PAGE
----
Boyd, William - 'Solo'
James Bond is back! He is celebrating his birthday in a hotel and meets up with a beautiful blonde, Bryce Fitzjohn, who he later finds out is a leading British horror film actress. The year is 1969 and Bond is in his mid-forties. M is still head of the secret service, as avuncular and as irascible as ever and ably assisted by Miss Moneypenny. M has a job for 007. There is a civil war going on in a West African country called Zanzarim. Oil has been found in the south of the country and the people there, the Dahumians, want independence. The British Government are keen for the status-quo to be resumed. Bond is somehow to incapacitate the military leader of the rebels, Brigadier Solomon Adeka. Bond is to liaise with their Head of Station in Zanzarim - Ogilvy-Grant - who will arrange for Bond to be transported to the Dahumians part of Zanzarim. Before flying out he visits the Bayswater offices of a charity called Afrakin, which is run by Gabriel Adeka, the brother of Soloman. He is told by Gabriel that he and Soloman are not close.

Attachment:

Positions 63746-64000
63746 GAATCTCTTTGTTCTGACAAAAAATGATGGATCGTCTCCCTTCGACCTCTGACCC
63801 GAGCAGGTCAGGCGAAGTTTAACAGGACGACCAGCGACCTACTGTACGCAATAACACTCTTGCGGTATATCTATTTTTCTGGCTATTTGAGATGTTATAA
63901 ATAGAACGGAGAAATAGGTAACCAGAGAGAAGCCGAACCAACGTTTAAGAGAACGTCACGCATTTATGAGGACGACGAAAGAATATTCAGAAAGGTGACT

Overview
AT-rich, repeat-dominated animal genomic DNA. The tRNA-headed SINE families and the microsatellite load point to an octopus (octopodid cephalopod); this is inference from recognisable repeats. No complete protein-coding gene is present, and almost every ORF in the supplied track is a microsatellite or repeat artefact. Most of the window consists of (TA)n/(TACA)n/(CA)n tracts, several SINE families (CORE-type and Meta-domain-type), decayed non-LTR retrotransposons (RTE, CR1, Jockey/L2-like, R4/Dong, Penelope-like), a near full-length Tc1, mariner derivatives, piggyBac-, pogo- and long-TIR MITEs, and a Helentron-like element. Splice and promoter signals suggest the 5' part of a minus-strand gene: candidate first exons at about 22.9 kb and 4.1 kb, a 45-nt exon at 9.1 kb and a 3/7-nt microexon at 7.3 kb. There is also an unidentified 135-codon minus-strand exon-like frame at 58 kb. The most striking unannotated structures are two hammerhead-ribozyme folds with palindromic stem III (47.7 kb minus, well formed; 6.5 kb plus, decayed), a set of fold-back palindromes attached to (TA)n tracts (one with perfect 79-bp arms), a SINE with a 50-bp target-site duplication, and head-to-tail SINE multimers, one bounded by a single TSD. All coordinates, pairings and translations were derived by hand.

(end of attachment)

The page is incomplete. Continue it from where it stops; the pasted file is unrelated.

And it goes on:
This is a difficult assignment for Bond and he is to come up against a very dangerous and resourceful adversary.
SOLO is an exciting adventure, written by a master storyteller. There is plenty of action and beautiful women of course. I'm not sure of the relevance of James Bond in the twenty-first century, but he's very much a hero in the '60s. The author weaves a complex story, which holds your interest throughout and though the ending didn't work for me, that is a minor complaint. You have to read SOLO - James Bond is back!
Geoff Jones, England
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